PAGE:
The new foundry at Cossipore started functioning well and, besides casting of brass guns, it also took up manufacture of iron shot and shells. Its products were continued to receive appreciation from the Company's court. The credit went to the then Superintendent, Capt Archdale Wilson. During the revolt of 1857 when Indian sepoys turned against the British and sparked off a national rebellion, the then foundry factory was asked to double the production of guns in order to speedily replenish the British arsenal. The then Superintendent of the factory, Capt Broome said the Cossipore could produce 30 artillery guns a month instead of the regular 15 by running night shifts. But that was not finally undertaken in consideration of possible fall in quality. During 1858-59, Cossipore had a mini bullet plant.

Around 1855, breech-loading steel rifled guns had got its way to the British arsenal. During the period 1859- 1861, Capt Broome made several attempts to rifle the available smooth bore guns, but could not succeed. The Cossipore plant was not equipped enough at that time to undertake manufacturing of steel rifled guns. So, there was almost no work for Cossipore Foundry and there came suggestions for its closure. The mini-bullet factory was transferred to Ordnance Factory, Dum Dum. But Cossipore survived again.

The rifled guns, imported to India from England, required new elongated shells. It was decided that Cossipore would be utilised for manufacturing of the new shells. More land was purchased and a new workshop was constructed for shell processing. As there was no more processing of any gun at Cossipore at that time, the name 'Gun Foundry' was changed to 'Foundry and Shell Factory' in 1872.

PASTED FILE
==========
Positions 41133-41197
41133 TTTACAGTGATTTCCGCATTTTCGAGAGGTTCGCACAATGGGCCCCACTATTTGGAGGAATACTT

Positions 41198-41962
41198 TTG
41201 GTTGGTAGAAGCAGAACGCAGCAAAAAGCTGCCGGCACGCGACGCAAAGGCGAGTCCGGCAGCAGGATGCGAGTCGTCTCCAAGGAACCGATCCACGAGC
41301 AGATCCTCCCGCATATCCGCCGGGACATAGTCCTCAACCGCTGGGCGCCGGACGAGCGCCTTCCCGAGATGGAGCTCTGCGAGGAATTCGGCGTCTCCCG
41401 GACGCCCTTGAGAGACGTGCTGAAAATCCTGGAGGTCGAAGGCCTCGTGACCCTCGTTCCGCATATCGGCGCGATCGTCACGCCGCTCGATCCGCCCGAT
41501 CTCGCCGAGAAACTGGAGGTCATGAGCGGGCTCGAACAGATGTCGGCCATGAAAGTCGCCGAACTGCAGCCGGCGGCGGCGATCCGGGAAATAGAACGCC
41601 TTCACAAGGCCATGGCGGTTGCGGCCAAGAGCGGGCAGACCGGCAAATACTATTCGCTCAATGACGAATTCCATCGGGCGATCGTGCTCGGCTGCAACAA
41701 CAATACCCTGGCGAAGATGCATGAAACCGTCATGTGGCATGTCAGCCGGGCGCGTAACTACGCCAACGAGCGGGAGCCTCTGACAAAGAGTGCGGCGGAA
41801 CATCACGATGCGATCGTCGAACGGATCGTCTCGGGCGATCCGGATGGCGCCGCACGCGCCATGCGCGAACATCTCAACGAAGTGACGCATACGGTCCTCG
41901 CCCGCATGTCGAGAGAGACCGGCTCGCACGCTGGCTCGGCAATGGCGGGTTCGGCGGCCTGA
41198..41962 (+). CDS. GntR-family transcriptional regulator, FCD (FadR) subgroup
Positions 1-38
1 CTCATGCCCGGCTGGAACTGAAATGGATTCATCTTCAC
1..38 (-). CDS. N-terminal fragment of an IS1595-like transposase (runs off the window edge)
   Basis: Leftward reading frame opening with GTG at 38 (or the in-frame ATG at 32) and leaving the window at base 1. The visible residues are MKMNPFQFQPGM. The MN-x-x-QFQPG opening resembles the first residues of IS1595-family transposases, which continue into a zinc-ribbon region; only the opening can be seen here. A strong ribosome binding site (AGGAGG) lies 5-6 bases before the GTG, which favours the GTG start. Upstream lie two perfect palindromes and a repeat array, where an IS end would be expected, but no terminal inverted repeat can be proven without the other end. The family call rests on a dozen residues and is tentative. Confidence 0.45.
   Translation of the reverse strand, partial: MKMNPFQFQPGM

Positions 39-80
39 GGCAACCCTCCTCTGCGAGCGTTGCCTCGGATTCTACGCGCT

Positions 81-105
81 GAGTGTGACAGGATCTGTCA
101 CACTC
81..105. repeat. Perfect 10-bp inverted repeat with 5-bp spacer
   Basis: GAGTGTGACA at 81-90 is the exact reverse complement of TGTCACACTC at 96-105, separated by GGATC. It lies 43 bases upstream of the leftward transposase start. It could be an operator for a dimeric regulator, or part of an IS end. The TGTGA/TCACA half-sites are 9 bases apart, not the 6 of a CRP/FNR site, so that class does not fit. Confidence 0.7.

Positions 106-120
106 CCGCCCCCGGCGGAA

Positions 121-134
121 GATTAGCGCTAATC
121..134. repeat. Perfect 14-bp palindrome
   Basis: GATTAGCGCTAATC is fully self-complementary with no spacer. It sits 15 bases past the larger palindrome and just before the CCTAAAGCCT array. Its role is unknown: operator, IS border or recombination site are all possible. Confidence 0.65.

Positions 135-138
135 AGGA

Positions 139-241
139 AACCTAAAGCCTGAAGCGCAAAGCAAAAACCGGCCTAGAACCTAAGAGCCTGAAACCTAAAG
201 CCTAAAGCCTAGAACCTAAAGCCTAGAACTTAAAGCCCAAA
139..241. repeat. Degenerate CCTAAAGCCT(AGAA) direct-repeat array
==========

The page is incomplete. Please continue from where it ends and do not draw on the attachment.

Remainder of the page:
Along with the manufacturing of new elongated shell, there was requirement of undertaking manufacturing of modern fuses and cartridges to match the newly introduced breech-loading guns. So more expansions took place in 1887 and 1890. In 1892, steel was for the first time cast in India at Cossipore by a Siemen's Martin Open Hearth Plant. In 1896, a rolling mill was erected where- from large varieties of steel bars of different sections had been supplied to Railways, ship building industries, military engineering works and different ordnance factories. To meet the ever-increasing demands for steel in India, it was decided to shift the metallurgical units to Ishapore in 1903 as no further space for expansion was available at Cossipore.

In 1890, a shop was erected for the manufacture and repair of fittings of imported breech-loading guns. This had finally helped to undertake manufacture of quick-firing guns in 1905. With the return of the manufacturing of guns, the name of Cossipore unit got the present name of 'Gun and Shell Factory' in 1905. The Ishapore unit was also renamed from 'Gun and Shell Factory' to 'Metal and Steel Factory' in 1920, as a different unit.

Electricity was introduced in 1910 and new fuse and shell shops were erected between 1916 and 1920 as per Black's Scheme of modernisation. The Ordnance Factory, Dum Dum was created and attached to Gun and Shell Factory from 1942 to 1966. In 1958, tractor project started here. This was the first ever attempt to manufacture tractor in public sector which was subsequently transferred to BEML. It had further extension during 1965-68.

As warfare changed over the years, so did Gun and Shell Factory. The L-70 anti-aircraft guns capable of bringing down the fighters were one of the prestigious products. Its product-mix ranges from big barrel guns to small barrel pistols, different varieties of shells and fuses and civil trade items. With the large-scale modernisation, induction of state-of-the-art technologies and regeneration schemes, the factory will certainly survive its third century of existence. No factory elsewhere in India can match this record.